Keni Harrison, Elaine Thompson star at Drake, Penn Relays

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DES MOINES, Iowa — Hurdler Keni Harrison responded to the disappointment of not making the U.S. Olympic team by breaking a world record a few weeks later.

Now she wants to prove that was no fluke, and she’s off to some start.

Harrison cruised to victory in the 100m hurdles Saturday at the Drake Relays. She won in a world-leading 12.56 seconds despite rain, cold and wind and a field featuring six other hurdlers ranked in the world’s top 10.

Harrison ran a 12.54 two weeks earlier, but that was wind-aided.

“My coach just told me, ‘You know, you missed the Olympic finals. So treat each race this year as an Olympic final,'” Harrison said. “So I just want to come out and really see how far I can go and prove to myself and everyone else that I can run in big meets.”

Jasmin Stowers of the U.S. was second in 12.76. Dawn Harper-Nelson, an American who won gold at the 2008 Beijing Olympics and silver four years later, was third in 12.79.

Full Drake Relays results are here.

At the Penn Relays, Olympic 100m and 200m champion Elaine Thompson came from behind to anchor Jamaica to win the 4x100m over the U.S., 42.25 to 42.42. The American quartet was headlined by English Gardner, who was seventh in the 100m in Rio but helped the U.S. to 4x100m relay gold at her first Games.

Harrison, a former star at Kentucky, finished sixth with a trip to the Rio Games on the line last year. But last July she broke a record that stood for 28 years, running a 12.20 in a Diamond League event in London.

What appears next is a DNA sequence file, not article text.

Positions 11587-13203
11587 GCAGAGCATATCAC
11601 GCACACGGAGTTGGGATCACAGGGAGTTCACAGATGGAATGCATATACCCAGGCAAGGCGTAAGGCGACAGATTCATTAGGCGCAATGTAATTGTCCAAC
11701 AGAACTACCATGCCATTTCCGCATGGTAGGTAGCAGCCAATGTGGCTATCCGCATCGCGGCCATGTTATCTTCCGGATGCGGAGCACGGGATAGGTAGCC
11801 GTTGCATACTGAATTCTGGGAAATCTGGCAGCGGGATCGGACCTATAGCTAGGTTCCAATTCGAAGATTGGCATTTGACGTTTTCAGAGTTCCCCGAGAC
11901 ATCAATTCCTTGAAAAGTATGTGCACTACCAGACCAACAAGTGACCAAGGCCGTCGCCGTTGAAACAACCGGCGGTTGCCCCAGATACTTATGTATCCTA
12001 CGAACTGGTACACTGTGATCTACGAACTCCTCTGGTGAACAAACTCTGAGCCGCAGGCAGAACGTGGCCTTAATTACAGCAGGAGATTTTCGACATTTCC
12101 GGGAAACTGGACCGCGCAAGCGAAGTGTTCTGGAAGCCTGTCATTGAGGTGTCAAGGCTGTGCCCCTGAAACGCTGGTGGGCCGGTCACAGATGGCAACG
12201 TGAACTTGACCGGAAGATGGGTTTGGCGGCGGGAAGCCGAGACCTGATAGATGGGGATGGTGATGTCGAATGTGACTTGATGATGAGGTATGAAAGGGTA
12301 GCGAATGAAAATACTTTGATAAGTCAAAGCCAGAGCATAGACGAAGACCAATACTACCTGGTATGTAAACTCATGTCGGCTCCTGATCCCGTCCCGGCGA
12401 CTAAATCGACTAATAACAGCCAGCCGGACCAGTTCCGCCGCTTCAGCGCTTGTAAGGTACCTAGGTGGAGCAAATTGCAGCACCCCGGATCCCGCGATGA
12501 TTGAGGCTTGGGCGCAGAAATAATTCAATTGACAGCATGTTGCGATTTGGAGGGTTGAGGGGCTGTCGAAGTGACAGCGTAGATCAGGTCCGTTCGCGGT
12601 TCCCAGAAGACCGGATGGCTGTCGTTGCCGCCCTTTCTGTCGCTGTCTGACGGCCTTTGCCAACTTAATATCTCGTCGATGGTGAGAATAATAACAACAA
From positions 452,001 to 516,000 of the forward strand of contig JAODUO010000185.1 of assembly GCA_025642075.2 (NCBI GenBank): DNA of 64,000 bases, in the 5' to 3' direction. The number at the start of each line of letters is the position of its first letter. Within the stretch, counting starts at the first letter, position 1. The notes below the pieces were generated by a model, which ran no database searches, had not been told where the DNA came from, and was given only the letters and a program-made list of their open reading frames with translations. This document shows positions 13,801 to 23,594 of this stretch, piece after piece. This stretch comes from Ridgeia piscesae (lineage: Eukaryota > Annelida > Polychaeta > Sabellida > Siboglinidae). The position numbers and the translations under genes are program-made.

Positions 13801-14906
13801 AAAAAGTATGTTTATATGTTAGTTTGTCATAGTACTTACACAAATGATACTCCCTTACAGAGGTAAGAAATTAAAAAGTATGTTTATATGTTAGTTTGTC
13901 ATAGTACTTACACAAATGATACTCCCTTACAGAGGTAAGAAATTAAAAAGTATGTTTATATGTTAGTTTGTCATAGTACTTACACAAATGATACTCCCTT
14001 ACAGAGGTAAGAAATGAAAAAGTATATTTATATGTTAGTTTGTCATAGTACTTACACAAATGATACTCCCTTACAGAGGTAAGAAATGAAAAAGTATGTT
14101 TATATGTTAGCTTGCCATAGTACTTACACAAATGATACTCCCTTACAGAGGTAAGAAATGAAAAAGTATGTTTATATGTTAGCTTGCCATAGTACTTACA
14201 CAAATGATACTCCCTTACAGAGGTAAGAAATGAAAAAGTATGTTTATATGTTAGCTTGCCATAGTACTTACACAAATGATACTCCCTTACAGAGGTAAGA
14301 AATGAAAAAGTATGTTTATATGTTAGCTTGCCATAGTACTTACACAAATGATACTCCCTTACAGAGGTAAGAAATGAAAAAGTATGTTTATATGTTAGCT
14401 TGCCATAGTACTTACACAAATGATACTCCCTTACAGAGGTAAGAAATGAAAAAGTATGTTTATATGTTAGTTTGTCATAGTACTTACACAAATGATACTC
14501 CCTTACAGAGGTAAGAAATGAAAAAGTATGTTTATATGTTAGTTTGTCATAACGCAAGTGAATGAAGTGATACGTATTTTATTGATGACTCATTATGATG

The track world has been watching Harrison since. On her agenda for 2017 is a return to London, site of this year’s world championships, and a shot at the world title that eluded her in Rio.

“It builds my confidence. I just tell myself ‘You’re the world record holder. You’re really blessed in this event,'” Harrison said. “That’s my number one goal, to go get gold in London.”

Because of the miserable conditions — temperatures were in the low 40s with strong gusts and rain that at times fell sideways — just a single meet record fell in the elite races.

That mark went to Jamaica’s Omar McLeod, who ran a Drake-best 13.04 to win the 110m hurdles.

“It’s cold. But once you come out here and see the crowd … it takes away from that,” McLeod said.

In the women’s 400m hurdles, Rio bronze medalist Ashley Spencer stumbled into the fifth hurdle after her hip locked. Spencer fell and failed to finish, and fellow American Georganne Moline won in a world-leading 54.66.

Spencer said she lost feeling in her feet and hands after 150 meters, just before taking her tumble.

“I was running on a whim and a prayer,” Spencer said.

Clayton Murphy won the men’s 1500m in 3:41.75 — his third victory in a week. Murphy also won in the 4x800m at the World Relays in the Bahamas last weekend and the USA Track and Field mile road track title in Des Moines on Tuesday.

Canada’s Derek Drouin, the Olympic high jump champion, won in 7-feet-6 ½ inches. Lorriane Ugen won the women’s long jump in 21-3 ½.

Sam Hendricks of the U.S., who won Rio pole vault bronze, took first at 19-0 ¼.

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Yulia Efimova wags finger as Lilly King rivalry heats up (video)

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The Lilly KingYulia Efimova rivalry is back on, but this time the Russian is wagging her finger.